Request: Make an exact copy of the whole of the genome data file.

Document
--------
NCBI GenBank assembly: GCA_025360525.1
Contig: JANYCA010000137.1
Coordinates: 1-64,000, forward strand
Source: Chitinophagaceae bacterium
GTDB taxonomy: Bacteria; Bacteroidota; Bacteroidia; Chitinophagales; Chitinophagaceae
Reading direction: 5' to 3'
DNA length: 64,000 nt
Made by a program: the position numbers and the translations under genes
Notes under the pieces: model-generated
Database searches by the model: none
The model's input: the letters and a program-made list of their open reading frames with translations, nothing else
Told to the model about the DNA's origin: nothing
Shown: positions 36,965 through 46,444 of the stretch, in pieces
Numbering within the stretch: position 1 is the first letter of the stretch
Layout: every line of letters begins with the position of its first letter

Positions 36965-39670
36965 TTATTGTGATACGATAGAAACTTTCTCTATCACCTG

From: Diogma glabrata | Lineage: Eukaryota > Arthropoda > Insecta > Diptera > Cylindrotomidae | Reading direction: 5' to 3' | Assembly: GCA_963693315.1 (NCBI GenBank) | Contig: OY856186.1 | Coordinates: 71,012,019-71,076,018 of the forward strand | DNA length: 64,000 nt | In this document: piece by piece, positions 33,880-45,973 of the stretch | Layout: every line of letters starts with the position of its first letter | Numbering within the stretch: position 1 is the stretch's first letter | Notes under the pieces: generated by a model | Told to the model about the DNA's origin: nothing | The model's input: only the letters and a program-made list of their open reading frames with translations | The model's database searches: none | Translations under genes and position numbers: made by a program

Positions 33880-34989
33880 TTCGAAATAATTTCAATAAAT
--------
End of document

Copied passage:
NCBI GenBank assembly: GCA_025360525.1
Contig: JANYCA010000137.1
Coordinates: 1-64,000, forward strand
Source: Chitinophagaceae bacterium
GTDB taxonomy: Bacteria; Bacteroidota; Bacteroidia; Chitinophagales; Chitinophagaceae
Reading direction: 5' to 3'
DNA length: 64,000 nt
Made by a program: the position numbers and the translations under genes
Notes under the pieces: model-generated
Database searches by the model: none
The model's input: the letters and a program-made list of their open reading frames with translations, nothing else
Told to the model about the DNA's origin: nothing
Shown: positions 36,965 through 46,444 of the stretch, in pieces
Numbering within the stretch: position 1 is the first letter of the stretch
Layout: every line of letters begins with the position of its first letter

Positions 36965-39670
36965 TTATTGTGATACGATAGAAACTTTCTCTATCACCTG

From: Diogma glabrata | Lineage: Eukaryota > Arthropoda > Insecta > Diptera > Cylindrotomidae | Reading direction: 5' to 3' | Assembly: GCA_963693315.1 (NCBI GenBank) | Contig: OY856186.1 | Coordinates: 71,012,019-71,076,018 of the forward strand | DNA length: 64,000 nt | In this document: piece by piece, positions 33,880-45,973 of the stretch | Layout: every line of letters starts with the position of its first letter | Numbering within the stretch: position 1 is the stretch's first letter | Notes under the pieces: generated by a model | Told to the model about the DNA's origin: nothing | The model's input: only the letters and a program-made list of their open reading frames with translations | The model's database searches: none | Translations under genes and position numbers: made by a program

Positions 33880-34989
33880 TTCGAAATAATTTCAATAAAT